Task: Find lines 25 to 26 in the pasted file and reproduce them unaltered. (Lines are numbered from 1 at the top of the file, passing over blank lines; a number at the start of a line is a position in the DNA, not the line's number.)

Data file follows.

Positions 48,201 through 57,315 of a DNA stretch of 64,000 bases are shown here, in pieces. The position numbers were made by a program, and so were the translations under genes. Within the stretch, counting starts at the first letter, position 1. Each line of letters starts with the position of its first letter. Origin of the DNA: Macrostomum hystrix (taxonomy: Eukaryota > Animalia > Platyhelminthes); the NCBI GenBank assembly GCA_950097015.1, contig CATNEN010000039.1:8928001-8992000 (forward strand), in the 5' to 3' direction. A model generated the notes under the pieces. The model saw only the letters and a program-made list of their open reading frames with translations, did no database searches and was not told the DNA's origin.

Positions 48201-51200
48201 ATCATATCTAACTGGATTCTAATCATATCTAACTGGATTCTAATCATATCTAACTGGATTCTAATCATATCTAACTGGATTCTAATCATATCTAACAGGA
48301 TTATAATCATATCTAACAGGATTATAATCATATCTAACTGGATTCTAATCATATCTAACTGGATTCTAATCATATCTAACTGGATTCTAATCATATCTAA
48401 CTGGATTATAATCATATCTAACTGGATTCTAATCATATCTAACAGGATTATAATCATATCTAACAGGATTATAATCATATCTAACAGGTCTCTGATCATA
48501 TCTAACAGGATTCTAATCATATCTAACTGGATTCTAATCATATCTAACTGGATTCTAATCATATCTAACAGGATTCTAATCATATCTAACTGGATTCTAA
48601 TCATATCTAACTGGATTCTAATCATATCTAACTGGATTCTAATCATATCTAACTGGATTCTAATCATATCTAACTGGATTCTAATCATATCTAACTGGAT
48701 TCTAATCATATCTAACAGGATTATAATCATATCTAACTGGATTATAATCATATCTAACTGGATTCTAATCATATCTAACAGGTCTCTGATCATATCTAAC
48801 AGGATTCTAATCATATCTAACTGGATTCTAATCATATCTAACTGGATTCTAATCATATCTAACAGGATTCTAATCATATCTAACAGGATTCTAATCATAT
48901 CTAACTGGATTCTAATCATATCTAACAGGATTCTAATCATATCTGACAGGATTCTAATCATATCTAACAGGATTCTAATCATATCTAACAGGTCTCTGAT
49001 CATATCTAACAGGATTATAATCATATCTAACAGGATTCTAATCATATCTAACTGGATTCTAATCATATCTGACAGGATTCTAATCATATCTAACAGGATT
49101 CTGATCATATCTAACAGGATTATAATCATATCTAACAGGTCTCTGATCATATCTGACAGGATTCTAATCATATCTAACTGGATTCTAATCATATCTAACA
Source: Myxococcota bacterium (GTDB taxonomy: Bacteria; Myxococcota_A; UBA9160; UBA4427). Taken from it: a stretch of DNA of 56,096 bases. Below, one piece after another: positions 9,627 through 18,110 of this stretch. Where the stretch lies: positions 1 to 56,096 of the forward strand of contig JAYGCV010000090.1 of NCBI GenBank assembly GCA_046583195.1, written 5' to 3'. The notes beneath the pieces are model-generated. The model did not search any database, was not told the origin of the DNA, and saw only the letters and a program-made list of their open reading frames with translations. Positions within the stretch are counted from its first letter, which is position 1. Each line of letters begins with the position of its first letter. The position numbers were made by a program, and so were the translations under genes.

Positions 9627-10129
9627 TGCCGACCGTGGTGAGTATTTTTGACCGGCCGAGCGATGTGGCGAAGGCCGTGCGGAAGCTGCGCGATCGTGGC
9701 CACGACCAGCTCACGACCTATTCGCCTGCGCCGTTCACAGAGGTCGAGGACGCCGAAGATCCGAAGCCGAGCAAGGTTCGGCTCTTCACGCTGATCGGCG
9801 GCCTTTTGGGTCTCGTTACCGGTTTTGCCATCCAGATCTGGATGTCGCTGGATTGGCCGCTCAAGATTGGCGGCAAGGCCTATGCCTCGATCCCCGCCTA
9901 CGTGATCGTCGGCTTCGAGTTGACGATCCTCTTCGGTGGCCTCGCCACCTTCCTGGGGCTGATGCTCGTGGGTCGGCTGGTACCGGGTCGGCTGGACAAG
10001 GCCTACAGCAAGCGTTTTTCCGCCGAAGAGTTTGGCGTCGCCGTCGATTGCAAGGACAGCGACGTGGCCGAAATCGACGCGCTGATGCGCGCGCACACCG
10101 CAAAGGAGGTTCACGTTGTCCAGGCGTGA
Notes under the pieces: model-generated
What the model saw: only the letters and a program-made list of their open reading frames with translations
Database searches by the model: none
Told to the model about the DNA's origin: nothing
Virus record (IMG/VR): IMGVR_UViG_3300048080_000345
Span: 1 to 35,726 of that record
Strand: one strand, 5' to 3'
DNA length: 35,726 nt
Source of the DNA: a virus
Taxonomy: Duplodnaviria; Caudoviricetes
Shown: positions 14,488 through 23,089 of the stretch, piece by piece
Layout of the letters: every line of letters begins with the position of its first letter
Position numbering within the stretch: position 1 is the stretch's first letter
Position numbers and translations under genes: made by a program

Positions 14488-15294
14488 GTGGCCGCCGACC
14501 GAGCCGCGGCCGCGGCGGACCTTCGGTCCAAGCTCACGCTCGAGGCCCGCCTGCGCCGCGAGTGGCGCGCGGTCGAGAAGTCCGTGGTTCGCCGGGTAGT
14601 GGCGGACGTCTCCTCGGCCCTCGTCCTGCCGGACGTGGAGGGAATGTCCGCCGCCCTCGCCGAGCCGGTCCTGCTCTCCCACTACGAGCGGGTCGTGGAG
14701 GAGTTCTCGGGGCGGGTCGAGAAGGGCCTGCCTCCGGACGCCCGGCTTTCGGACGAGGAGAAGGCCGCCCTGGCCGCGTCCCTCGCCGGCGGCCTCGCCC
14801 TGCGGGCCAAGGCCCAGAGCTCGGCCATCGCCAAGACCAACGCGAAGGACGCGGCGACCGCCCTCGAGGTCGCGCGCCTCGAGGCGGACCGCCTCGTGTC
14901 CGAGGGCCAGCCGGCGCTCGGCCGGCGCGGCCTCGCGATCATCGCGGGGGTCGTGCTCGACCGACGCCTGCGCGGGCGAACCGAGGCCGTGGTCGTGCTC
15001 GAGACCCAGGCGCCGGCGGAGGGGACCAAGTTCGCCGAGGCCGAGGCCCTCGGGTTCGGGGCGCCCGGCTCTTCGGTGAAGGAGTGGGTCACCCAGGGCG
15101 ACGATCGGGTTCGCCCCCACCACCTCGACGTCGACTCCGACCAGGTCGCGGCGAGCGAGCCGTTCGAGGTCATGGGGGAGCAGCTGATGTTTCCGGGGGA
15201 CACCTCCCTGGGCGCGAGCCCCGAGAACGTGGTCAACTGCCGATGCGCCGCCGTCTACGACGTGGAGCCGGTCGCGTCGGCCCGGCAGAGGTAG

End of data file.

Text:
Virus record (IMG/VR): IMGVR_UViG_3300048080_000345
Span: 1 to 35,726 of that record